Further, it is deeply concerning that a significant proportion of cases remain unreported, with about 84 per cent of women and an alarming 99 per cent of men choosing not to disclose their abuse to authorities. What compounds this already horrific situation is the exploitation of a legal loophole allowing perpetrators of these heinous acts to shield their super from their victims. It is a loophole perpetrators are openly exploiting. They are loading up their super with all that they can simply so that their victims cannot access it. We have heard anecdotally of perpetrators boasting about it; we have heard about them being sentenced to jail and spending big while incarcerated, just to ensure that their victims do not get access to that cash.

Today, we had a case mentioned to us at the forum that was held—and I thank the honourable member for that—of someone who was charged and incarcerated with such charges of spending something like $320,000-odd while incarcerated. There are only so many chocolate bars, chips, soft drinks and God knows what that you can buy while you are in prison, but that is the amount of money that that particular perpetrator spent whilst incarcerated just to ensure that the victims of his heinous crimes did not get access to his funds.

The case of former magistrate Peter Liddy obviously serves as a stark reminder of the injustices caused by this loophole. Despite being convicted of sexually abusing multiple young boys, Liddy's considerable super remains beyond the reach of his victims, adding to their pain and suffering. Since his conviction in 2001, Liddy's super from 25 years of serving as a magistrate has compounded. I think that also raises questions about whether that should actually be able to happen in the first place. Meanwhile, while we sit here and contemplate those questions, his victims have suffered unimaginable trauma all these years.

I would like to commend the tireless advocacy of individuals, including of course Andrew Carpenter, who I know is known to many of us in here; Ms Claire O'Connor; Mr Adam Washbourne; Madeleine West; Grace Tame, who has made this one of her campaigns that she, together with those individuals that I mentioned, has advocated on tirelessly; my former boss, Nick Xenophon, who worked with Andrew on this very important issue—all of whom have been allies in this pursuit for justice—and, of course, the mover of this motion, the Hon. Laura Henderson, who has joined the chorus of calls for legislative change in this area. It has been a long time coming. There has been a lot of groundwork that people have been doing for a very long time. As we know, this is one of those issues that deserves the unanimous support of this parliament.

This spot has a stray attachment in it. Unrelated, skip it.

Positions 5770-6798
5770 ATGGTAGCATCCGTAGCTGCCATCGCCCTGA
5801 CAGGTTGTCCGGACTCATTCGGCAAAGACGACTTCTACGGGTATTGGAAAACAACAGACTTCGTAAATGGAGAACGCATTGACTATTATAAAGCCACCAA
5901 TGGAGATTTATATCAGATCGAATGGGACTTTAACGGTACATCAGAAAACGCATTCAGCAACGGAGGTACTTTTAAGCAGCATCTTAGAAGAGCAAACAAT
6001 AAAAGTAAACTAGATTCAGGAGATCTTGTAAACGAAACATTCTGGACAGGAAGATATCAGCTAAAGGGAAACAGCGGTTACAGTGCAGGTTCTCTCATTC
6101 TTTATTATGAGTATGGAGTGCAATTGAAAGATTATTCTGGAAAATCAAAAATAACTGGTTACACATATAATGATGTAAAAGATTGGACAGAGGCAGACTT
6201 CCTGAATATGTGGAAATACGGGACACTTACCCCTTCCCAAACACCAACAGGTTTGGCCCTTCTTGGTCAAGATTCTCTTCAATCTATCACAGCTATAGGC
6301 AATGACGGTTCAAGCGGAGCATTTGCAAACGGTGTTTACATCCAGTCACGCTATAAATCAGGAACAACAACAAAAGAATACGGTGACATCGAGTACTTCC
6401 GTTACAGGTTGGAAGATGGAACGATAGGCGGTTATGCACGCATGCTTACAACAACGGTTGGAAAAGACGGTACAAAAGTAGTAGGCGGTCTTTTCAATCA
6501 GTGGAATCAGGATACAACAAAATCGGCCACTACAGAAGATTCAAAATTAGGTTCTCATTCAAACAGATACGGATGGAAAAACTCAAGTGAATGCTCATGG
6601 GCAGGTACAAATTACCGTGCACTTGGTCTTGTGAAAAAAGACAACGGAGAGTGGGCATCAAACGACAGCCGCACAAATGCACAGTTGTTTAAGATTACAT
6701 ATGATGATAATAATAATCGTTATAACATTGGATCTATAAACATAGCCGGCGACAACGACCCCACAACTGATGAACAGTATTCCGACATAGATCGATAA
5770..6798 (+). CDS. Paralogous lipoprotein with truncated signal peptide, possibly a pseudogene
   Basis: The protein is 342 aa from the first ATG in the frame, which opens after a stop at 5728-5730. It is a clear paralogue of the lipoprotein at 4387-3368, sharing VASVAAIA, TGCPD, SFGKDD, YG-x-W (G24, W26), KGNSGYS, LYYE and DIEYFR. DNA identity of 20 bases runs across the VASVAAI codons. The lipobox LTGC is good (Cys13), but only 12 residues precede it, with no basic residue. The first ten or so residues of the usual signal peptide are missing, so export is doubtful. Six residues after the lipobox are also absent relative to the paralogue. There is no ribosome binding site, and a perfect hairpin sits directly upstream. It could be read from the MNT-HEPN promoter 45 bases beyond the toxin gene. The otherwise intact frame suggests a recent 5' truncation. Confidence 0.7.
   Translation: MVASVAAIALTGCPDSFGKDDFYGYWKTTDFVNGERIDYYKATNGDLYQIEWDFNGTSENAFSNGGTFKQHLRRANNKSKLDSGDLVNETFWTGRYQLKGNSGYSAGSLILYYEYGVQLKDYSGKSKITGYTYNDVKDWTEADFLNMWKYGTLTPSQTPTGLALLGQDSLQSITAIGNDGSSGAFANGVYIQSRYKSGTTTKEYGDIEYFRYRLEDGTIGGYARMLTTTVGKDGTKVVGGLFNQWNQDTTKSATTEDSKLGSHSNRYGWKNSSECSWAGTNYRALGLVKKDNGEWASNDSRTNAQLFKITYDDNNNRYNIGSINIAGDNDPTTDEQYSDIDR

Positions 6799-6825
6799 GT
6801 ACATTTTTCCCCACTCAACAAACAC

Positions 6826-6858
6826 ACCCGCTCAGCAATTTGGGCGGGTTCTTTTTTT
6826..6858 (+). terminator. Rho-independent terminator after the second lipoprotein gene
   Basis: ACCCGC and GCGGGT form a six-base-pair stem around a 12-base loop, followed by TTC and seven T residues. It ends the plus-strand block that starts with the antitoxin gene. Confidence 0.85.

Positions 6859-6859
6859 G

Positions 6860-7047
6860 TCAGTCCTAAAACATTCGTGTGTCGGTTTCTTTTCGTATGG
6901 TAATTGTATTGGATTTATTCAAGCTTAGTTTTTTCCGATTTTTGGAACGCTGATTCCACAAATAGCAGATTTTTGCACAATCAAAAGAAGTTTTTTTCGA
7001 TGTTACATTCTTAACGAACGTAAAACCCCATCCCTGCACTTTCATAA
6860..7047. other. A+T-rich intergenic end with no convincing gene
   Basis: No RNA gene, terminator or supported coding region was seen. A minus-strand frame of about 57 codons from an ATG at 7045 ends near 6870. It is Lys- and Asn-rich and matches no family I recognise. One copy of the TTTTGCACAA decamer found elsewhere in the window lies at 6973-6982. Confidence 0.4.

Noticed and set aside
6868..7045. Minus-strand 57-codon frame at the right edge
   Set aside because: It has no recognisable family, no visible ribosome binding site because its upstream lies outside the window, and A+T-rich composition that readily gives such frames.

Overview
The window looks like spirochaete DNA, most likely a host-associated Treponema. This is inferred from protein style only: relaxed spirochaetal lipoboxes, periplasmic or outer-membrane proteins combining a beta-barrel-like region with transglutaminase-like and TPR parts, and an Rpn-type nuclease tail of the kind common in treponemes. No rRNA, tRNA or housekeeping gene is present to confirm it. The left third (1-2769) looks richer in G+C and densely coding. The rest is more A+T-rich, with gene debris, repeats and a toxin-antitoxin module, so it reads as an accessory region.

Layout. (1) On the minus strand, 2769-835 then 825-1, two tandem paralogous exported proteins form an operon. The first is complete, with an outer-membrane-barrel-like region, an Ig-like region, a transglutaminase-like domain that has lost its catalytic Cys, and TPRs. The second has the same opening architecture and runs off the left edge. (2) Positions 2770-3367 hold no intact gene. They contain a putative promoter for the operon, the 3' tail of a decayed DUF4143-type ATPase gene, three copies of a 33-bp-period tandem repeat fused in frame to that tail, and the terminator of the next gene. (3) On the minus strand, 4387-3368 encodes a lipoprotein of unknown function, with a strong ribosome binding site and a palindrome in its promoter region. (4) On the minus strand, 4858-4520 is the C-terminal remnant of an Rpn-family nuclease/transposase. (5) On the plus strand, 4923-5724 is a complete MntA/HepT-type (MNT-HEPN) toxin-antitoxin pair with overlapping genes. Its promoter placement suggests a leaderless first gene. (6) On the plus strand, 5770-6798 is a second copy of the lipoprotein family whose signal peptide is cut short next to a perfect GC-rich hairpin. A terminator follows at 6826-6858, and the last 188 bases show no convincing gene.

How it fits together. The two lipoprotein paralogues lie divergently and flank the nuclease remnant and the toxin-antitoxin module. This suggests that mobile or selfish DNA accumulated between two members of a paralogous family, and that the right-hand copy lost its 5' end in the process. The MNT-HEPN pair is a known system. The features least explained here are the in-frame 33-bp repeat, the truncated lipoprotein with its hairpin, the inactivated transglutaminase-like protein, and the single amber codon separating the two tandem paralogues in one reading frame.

Paedophiles are the lowest of the low. It is unconscionable that they should be allowed to serve a prison sentence and walk away with a nest egg while their victims continue to suffer. Frankly, I have zero empathy for perpetrators of these crimes. Any sense of empathy I have goes out the window. You can do what you like when it comes to these monsters who have effectively ruined lives, taken away children's childhoods and set them up for a destiny to nowhere in terms of the pain and trauma that will be inflicted on them for years to come.

We heard today from Madeleine West. This might be something that does not surface for some 40 years, and in all that time you have gone through all these horrific things. You can hide it from the world, but the reality is that it is a very ugly future that those children face after having been abused and sexually assaulted as children, most commonly by a family member. For me that is the most terrifying part, that people who we know and trust and love could do that to a child.

So taking away their super is the least that we could do, in my view, for those children who grow up to be adults and have to navigate their way through the rest of their life and find some meaning and purpose and way to continue. It is a legal loophole which, in my opinion, is a glaring failure of our justice system.